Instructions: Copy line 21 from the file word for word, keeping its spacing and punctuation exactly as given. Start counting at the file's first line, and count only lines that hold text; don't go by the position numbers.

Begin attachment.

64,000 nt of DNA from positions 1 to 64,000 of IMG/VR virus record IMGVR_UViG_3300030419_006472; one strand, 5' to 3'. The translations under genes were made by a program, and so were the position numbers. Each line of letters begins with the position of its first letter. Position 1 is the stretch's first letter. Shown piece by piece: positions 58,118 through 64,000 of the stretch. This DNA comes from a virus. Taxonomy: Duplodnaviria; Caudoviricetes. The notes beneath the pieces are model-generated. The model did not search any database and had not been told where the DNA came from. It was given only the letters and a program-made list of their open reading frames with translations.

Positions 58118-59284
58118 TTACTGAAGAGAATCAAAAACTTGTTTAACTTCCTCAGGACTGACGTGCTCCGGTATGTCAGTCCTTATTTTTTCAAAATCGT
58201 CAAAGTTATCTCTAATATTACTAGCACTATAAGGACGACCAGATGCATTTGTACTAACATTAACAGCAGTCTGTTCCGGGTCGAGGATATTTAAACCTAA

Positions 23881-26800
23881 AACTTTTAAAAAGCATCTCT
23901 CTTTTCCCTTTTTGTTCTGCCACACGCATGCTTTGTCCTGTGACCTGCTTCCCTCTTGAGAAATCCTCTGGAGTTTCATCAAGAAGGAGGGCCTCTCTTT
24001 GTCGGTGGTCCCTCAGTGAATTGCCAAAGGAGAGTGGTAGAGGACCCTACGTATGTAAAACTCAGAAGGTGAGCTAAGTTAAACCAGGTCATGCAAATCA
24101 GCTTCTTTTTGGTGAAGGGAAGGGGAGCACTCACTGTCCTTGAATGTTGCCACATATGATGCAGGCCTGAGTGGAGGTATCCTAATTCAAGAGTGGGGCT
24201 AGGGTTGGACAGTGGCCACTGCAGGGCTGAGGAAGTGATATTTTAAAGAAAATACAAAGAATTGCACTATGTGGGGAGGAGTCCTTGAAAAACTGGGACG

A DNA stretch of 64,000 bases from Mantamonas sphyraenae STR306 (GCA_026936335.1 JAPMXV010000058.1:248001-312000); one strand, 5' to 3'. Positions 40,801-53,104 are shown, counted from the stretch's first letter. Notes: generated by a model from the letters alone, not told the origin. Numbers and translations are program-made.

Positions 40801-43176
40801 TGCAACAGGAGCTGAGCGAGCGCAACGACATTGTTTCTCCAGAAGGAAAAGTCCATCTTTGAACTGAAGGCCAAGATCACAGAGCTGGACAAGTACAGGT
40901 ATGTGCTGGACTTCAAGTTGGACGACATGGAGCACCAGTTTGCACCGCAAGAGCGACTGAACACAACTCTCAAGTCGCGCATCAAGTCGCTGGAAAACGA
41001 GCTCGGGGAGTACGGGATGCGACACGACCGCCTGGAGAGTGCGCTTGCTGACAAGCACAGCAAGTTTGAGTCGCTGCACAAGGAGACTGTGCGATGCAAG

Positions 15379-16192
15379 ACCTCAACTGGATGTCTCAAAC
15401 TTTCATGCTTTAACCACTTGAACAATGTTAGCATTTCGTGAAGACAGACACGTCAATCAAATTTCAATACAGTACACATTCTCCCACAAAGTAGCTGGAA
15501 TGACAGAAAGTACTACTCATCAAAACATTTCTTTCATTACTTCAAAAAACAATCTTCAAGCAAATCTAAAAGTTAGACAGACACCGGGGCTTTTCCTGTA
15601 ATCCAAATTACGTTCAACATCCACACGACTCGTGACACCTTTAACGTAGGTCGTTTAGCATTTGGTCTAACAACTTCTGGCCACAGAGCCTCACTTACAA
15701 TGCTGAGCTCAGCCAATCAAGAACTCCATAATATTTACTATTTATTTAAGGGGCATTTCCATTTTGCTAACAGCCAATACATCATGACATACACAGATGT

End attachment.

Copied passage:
15701 TGCTGAGCTCAGCCAATCAAGAACTCCATAATATTTACTATTTATTTAAGGGGCATTTCCATTTTGCTAACAGCCAATACATCATGACATACACAGATGT